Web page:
The jury in the trial of the man accused of shooting Feilding farmer Scott Guy has retired and will resume deliberations on Tuesday.
Ewen Macdonald is accused of murdering his brother-in-law on 8 July 2010 and denies that he shot the 31-year-old.
The Crown says Mr Macdonald was concerned about inequalities he perceived in the amount of work he and Scott Guy had to do around the farm and tension arising from that led to the killing.
The defence says while the 32-year-old acknowledged that he had damaged property belonging to Scott Guy and his wife Kylee, that does not make him a murderer.
Justice Simon France summed up the case in the Wellington High Court on Monday, telling jurors they have to be satisfied that, in July 2010, the accused still had the fears and frustrations that led him to damage the couple's new home 18 months earlier.
The judge told the jurors although the evidence reflected badly on Ewen Macdonald as a person, he could not be found guilty based on his character.
"It is important you only use this information you have about Mr Macdonald's past conduct the right way. This isn't a trial about character. The fact that he's done bad things in the past or has lived with this secret matters only insofar as that evidence legitimately helps you decide this case."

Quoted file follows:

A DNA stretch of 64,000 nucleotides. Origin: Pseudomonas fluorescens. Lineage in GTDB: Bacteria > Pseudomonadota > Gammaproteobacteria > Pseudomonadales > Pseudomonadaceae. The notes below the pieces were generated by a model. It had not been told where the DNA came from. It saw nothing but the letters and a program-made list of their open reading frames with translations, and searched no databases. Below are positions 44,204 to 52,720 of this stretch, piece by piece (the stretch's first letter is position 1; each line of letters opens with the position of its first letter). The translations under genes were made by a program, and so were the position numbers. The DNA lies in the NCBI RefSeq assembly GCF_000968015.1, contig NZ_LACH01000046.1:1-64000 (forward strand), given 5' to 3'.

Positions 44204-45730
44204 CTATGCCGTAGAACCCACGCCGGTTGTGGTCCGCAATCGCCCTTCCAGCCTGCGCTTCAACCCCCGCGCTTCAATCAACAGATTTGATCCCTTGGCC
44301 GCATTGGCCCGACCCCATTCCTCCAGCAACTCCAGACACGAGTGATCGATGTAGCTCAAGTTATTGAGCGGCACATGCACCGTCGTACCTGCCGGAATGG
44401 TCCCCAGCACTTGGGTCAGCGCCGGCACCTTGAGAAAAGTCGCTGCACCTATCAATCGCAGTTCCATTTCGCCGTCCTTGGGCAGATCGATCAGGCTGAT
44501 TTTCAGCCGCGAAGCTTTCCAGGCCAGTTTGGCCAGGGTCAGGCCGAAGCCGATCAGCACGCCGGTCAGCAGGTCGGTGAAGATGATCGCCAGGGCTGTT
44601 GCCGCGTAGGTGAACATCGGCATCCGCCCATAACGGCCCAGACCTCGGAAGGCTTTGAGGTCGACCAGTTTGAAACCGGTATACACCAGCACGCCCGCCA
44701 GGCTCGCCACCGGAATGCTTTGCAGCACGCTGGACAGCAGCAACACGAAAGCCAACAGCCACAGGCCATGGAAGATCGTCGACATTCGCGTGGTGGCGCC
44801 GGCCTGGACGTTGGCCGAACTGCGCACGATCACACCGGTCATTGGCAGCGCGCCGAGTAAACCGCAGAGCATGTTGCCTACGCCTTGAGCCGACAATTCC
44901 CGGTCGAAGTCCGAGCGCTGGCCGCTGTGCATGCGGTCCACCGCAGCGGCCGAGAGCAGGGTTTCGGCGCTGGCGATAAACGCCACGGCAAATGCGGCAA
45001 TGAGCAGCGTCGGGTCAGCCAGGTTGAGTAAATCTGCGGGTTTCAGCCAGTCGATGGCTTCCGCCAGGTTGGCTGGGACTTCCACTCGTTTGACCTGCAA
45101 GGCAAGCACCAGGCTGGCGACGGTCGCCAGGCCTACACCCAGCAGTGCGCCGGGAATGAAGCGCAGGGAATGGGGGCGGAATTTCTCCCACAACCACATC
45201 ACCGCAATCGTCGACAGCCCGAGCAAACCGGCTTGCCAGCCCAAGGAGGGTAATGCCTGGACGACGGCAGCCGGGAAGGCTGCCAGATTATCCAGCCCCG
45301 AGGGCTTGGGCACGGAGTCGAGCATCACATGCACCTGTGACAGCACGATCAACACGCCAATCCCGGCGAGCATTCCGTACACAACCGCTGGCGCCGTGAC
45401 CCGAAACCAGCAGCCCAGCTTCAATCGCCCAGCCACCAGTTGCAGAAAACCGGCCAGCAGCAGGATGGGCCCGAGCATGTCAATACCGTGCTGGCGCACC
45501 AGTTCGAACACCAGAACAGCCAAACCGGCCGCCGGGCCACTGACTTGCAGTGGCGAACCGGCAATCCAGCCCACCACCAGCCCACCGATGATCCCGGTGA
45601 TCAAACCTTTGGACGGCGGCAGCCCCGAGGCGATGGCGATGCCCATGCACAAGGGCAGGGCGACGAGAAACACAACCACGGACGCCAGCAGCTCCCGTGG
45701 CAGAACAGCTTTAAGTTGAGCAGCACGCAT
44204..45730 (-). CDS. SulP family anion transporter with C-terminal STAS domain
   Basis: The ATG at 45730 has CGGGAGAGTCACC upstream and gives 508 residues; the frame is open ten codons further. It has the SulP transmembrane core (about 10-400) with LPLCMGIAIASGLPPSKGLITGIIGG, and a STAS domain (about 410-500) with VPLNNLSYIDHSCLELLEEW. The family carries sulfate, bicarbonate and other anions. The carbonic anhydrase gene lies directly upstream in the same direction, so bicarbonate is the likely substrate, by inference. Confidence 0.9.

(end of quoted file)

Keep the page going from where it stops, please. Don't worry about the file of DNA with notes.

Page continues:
Justice France said it is up to the jury what weight it puts on evidence relating to the accused's shooting of a neighbour's deer - but the only relevance of that is to show his capacity to shoot at night.
The judge said while the Crown's case is based on circumstantial evidence, there was nothing unusual about that and it did not make the case flawed or weaker.
Regarding the defence's suggestion that a farm worker or someone else might have been responsible for Scott Guy's death, Justice France said there is no onus on the defence to prove those matters.
The judge said at this stage, the jury must try to reach a unanimous verdict. Jurors retired to begin deliberations at 11.30am on Monday.
At least 50 people lined up at the court in the morning in a bid to watch the final stages of the trial. Court officials said about 45 family members had seats put aside in the public gallery, leaving about eight seats for members of the public.
In his closing address on Friday, Crown prosecutor Ben Vanderkolk said Scott Guy's killing was a planned and intensely personal event.
Mr Vanderkolk said unlike other possible suspects, only Ewen Macdonald had committed other offences against Mr Guy and strongly disliked him.
However, defence lawyer Greg King said the Crown had failed to fully investigate a white sedan seen on Aorangi Road around the time Mr Guy died, or a suspicious looking man who turned up at a neighbour's home asking for him.
Mr King said the Crown had adopted a presumption of guilt against his client.